This information can assist in fault analyses, determining what happened, when it happened, where it happened, and in what sequence (the place, time and sequence of a fault). This can be used effectively to improve the efficiency of the power system and the protection. Preventative maintenance procedures can be used by the condition monitoring information obtained.
1.2.5 Data communication
Data communication forms the core of any power system automation system, and is virtually the glue that holds the system together. Without communication, the functions of the electrical protection and local control will continue, and the local device may store some data, but power system automation system cannot function. The form of communication will depend on the architecture used, and the architecture may, in turn, depend on the form of communication chosen.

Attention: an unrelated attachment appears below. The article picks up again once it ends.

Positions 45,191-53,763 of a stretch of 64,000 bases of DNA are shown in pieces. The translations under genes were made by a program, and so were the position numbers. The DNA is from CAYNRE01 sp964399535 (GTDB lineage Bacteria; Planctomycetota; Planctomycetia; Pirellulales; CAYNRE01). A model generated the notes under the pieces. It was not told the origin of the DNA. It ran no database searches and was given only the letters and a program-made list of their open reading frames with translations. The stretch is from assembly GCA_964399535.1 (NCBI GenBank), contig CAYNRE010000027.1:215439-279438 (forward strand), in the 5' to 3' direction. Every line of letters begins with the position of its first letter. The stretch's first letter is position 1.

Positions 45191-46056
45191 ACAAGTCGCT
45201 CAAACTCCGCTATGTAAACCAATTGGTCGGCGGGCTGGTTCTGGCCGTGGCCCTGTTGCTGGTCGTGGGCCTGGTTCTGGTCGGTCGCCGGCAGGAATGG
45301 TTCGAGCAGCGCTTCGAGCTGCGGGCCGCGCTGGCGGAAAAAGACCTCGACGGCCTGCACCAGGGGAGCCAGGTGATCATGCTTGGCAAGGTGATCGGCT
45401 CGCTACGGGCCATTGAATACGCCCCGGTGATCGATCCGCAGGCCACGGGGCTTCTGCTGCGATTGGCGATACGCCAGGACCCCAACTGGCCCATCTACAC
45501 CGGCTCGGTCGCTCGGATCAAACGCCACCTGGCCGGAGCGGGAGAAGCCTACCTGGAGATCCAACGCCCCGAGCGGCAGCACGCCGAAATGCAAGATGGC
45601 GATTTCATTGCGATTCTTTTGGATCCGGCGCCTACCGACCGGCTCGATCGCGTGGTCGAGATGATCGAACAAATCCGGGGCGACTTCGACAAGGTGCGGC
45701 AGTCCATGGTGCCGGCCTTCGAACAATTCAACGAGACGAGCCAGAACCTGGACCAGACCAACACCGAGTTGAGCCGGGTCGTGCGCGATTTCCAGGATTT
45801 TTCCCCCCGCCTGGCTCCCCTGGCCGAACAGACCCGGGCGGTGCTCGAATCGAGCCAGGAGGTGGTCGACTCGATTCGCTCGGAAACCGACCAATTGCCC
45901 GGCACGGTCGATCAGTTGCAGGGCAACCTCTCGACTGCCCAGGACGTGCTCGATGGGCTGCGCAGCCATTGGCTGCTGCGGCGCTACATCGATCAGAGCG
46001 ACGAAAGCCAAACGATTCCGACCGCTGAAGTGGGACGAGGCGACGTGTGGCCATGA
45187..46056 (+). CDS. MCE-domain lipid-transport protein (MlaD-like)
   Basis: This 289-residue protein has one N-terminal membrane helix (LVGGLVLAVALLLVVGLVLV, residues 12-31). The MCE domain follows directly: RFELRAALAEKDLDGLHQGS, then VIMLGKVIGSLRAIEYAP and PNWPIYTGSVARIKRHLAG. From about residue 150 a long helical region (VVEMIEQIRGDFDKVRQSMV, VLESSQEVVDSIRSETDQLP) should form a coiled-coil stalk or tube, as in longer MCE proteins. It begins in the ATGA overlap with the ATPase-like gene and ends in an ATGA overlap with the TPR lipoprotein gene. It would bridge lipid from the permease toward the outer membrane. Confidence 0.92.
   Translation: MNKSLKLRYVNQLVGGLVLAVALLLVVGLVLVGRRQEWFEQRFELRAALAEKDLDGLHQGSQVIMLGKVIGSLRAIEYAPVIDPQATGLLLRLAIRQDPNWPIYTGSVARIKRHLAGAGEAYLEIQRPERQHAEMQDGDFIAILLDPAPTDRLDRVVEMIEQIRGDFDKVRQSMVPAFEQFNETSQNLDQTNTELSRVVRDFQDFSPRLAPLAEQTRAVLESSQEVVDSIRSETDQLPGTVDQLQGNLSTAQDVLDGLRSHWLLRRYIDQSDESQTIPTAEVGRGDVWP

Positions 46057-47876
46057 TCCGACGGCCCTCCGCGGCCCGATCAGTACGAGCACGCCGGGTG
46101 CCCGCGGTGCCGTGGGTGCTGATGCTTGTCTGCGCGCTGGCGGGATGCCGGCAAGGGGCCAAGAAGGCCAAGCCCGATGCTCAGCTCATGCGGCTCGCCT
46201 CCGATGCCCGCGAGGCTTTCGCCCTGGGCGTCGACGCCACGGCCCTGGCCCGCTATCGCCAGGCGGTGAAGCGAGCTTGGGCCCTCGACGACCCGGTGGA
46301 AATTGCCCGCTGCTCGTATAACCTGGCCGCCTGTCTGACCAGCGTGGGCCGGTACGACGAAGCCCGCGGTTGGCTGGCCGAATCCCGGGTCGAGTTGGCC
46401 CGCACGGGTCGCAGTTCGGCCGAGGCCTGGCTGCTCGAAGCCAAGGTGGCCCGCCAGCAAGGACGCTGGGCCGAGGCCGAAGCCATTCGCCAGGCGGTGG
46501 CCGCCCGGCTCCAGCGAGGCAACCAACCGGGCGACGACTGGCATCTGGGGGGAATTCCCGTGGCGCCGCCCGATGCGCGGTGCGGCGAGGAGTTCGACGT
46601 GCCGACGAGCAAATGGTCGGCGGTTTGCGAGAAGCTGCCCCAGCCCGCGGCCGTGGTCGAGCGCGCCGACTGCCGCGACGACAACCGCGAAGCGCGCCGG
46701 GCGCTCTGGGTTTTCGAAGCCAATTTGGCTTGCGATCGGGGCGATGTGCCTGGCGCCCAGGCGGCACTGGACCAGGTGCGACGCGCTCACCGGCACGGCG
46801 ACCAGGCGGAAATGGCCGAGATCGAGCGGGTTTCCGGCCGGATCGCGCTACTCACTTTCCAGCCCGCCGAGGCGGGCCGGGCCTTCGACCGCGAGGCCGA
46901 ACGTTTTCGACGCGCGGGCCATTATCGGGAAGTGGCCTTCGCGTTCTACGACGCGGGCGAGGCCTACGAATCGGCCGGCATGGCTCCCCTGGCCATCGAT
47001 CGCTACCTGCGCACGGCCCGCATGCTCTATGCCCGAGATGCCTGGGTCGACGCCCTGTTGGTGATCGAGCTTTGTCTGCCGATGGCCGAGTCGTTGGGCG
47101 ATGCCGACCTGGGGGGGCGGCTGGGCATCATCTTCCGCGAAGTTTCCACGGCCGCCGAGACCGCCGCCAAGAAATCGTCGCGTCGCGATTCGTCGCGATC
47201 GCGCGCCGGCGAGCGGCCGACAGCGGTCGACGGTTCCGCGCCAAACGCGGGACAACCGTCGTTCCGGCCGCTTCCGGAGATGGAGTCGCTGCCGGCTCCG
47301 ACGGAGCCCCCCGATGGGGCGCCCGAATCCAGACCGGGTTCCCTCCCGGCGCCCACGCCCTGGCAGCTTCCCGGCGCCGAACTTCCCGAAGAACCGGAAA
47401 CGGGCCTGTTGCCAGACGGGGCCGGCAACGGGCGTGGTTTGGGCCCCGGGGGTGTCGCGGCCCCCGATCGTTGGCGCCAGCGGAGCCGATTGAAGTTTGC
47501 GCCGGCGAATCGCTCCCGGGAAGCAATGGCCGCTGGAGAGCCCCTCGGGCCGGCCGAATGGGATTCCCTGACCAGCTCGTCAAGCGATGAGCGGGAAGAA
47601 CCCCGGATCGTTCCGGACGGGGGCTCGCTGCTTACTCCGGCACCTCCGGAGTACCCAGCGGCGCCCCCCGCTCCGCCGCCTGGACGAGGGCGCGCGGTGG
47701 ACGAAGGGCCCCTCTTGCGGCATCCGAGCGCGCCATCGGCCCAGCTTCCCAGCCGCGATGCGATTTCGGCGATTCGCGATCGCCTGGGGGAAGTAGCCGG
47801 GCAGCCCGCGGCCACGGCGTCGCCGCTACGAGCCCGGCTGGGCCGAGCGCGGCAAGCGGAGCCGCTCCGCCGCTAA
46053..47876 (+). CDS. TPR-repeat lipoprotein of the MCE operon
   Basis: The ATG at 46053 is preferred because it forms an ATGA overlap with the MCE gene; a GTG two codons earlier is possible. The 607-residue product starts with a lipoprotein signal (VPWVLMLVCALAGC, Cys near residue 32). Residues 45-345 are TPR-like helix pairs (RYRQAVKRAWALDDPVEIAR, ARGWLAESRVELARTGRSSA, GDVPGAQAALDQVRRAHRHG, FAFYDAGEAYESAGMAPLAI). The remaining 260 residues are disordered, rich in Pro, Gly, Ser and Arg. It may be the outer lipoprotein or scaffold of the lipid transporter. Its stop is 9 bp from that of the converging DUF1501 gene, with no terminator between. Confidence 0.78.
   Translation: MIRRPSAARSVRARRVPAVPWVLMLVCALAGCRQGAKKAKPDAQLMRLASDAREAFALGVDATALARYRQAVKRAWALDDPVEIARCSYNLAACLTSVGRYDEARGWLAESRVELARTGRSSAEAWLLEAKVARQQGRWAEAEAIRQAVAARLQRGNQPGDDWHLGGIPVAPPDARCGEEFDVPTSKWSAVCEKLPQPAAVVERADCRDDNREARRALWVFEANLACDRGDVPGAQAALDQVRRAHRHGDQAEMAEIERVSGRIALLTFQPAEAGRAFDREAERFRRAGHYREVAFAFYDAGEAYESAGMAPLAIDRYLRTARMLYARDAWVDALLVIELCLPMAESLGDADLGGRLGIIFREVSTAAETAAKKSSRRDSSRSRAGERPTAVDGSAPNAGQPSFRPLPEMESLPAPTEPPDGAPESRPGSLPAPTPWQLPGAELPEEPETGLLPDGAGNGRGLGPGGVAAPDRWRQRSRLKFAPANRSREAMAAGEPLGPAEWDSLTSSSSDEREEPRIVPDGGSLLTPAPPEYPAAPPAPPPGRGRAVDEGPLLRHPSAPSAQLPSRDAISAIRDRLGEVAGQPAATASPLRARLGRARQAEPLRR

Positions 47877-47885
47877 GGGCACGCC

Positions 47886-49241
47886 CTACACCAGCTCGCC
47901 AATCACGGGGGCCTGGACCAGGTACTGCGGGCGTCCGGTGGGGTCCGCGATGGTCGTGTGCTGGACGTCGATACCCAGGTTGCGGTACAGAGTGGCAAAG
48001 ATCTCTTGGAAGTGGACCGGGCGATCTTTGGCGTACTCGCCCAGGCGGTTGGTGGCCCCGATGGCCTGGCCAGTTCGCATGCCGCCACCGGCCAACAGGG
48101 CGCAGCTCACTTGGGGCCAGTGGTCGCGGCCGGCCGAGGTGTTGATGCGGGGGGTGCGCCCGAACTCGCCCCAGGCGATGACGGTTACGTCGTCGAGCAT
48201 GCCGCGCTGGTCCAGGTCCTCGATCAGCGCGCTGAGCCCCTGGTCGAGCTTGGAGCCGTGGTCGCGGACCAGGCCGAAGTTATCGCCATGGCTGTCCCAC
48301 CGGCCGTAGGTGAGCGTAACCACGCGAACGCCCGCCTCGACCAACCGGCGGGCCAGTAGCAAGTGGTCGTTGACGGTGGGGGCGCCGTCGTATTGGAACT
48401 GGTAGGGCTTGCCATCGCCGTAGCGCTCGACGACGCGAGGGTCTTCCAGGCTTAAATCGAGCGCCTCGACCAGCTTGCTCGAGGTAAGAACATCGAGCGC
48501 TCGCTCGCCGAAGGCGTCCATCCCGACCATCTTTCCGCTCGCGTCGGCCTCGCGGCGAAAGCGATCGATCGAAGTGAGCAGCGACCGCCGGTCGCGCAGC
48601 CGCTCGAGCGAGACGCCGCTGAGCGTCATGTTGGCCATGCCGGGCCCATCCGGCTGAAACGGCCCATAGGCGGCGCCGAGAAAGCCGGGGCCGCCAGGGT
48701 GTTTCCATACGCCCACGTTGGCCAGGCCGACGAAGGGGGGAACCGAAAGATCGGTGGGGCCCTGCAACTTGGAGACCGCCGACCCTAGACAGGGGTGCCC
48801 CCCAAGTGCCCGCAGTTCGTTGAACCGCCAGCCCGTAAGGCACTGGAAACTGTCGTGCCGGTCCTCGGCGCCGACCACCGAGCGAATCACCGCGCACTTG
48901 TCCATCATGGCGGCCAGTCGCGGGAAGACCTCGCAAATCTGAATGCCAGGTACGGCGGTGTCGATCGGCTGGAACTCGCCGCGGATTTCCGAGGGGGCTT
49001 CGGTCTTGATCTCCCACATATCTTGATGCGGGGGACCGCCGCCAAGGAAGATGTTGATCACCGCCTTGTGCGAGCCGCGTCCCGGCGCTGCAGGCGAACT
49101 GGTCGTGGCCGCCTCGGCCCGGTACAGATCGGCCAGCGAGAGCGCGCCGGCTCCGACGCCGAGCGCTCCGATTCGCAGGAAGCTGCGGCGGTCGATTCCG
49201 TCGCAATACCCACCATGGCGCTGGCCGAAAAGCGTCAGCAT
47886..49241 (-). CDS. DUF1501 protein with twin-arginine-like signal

1.3 Power system automation architecture
Different architectures exist today to implement the components of power system automation. It is important to realize that not one single layout can exclusively illustrate a power system automation system. However, the most advanced systems today are developing more and more toward a common basic architecture. This architecture is illustrated in Figure 1.2.
Basic architecture of power system automation
The modern system consists of three main divisions:
1.3.1 Object division